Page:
AYINDE J. STEVENS
Student Voice Editor
After a hiatus, the Florham Programming Committee was finally able to resurrect the Haunted Mansion for Halloween on Oct. 30. The Haunted Mansion, a long standing tradition on the College at Florham campus, was cancelled twice in the last two years due to inclement weather conditions. But this year, the weather held up.
The Haunted Mansion involves Greek organizations and club members taking over entire rooms inside the Mansion and creating their own theme or dramatic presentation in order to try to win a cash prize. Then, students are brought in to travel through the Mansion with tour guides leading them to each room. This year, however, some of the tour guides were actually in character themselves.
With the pent-up demand for this popular tradition to return and the weather appearing to cooperate, discussions to bring it back began in earnest “right after Homecoming,” according to FPC member Alyssa Klingler.
They began to reach out to other clubs and organizations not long after to see which ones would be involved.
Of the 17 clubs and organizations that participated in the event coordinated by FPC, several were Greek organizations, including Zeta Tau Alpha, Delta Phi Epsilon, Sigma Chi, Tau Kappa Epsilon and Zeta Beta Tau. Clubs that took part in trying to scare an estimated 300 participants included Fairleigh Dramatics, Colleges Against Cancer, SAGA and New Social Engine.
The scene inside the Mansion prior to the event was one filled with people scrambling to add the finishing touches to their rooms and assisting others in putting on their makeup. One such person receiving makeup was Dan McMahon, a junior being turned into “Big Daddy,” a zombie from the horror classic “Night of the Living Dead.”
When asked what he planned to do in character, McMahon said that he wanted to “scare…everyone that walks through the door.”
Outside the Mansion, hundreds of people waited excitedly for the tours to start. Their wait was long, however, since some of the rooms still needed to be finished. In addition, a shortage of waivers prevented the first groups from getting in until 10 p.m.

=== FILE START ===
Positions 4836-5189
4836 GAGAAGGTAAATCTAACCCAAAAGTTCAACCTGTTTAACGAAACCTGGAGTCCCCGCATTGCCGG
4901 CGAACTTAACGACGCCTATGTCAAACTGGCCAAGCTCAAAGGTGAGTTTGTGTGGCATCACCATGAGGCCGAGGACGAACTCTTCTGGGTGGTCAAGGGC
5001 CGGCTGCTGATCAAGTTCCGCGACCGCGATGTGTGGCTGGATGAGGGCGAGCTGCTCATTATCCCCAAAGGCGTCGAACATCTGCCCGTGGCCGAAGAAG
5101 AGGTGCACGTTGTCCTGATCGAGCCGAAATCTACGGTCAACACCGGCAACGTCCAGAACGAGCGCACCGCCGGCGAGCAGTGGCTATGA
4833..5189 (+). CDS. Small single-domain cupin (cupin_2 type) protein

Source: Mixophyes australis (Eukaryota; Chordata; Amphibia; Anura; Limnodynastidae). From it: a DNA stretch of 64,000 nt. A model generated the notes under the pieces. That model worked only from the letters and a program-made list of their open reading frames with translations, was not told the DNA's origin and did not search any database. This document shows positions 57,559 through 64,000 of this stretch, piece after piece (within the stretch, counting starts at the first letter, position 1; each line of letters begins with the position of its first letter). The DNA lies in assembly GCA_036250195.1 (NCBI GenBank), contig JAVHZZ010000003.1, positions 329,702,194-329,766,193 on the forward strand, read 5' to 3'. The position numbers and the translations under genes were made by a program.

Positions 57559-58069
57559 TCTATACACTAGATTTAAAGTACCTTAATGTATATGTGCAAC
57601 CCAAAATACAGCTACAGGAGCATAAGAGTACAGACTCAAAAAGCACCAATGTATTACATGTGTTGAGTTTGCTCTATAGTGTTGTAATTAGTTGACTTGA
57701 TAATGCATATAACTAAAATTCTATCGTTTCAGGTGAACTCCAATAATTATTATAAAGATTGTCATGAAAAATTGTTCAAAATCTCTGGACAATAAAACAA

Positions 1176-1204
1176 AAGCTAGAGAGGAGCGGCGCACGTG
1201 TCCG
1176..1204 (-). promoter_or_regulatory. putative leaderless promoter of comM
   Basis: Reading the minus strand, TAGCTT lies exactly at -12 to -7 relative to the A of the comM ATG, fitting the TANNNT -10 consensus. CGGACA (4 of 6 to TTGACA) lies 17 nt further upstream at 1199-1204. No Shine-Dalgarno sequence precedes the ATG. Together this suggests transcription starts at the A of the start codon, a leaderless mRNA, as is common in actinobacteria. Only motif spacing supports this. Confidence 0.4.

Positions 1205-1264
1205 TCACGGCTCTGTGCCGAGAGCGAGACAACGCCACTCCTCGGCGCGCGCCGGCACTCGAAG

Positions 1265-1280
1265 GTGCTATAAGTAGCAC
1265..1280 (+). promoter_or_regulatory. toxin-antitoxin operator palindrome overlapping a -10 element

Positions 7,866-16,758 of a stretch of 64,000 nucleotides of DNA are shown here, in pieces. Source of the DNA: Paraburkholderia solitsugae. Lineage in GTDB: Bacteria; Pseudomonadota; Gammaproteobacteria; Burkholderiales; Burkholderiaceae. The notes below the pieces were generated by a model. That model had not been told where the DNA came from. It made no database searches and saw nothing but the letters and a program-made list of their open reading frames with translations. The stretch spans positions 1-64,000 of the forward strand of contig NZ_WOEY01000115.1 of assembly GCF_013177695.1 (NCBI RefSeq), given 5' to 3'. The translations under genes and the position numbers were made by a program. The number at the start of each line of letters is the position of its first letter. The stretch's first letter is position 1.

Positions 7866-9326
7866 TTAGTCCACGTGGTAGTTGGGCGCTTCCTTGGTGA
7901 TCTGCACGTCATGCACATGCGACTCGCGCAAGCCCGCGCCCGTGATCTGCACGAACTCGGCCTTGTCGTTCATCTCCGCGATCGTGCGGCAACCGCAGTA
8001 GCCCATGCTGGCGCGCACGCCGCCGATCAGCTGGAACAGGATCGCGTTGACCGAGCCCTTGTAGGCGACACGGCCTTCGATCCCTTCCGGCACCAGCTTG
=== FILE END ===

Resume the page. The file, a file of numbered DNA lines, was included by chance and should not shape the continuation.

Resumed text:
Photo by Ayinde J. Stevens
Zane Decker, a senior, gets wrapped up as a mummy by Nicole Ceglie, a junior.
Although some disliked the wait, it also gave people time to form groups to go through the Mansion with, and allowed for conversations to be held between those waiting with anticipation to go inside.
After an hour of waiting, the line finally began to move. Groups were brought inside in 10-20 minute intervals. Even close to midnight, the line still went out the front door.
Despite the long wait time, two students who went through it had positive reactions to their experiences.
Kelly Ann Gonzales, a senior, said she enjoyed it, “considering it was low budget” and that there was “a short time period to prepare” for the event.
She preferred the room that TKE, NSE and Phi Sigma Sigma collaborated on, due to its narratives, which she found to be “scarier.”
Edward Arana, also a senior, said he enjoyed “the eerie attitude that each room applied” and added that “some rooms varied from being creepy to bizarre; each scare was different and I enjoyed it.”
Despite the hiccups, it looks like the Haunted Mansion was a spooktacular success and may be a tradition that will be a treat for students in the future – as long as Mother Nature doesn’t have a trick up her sleeve.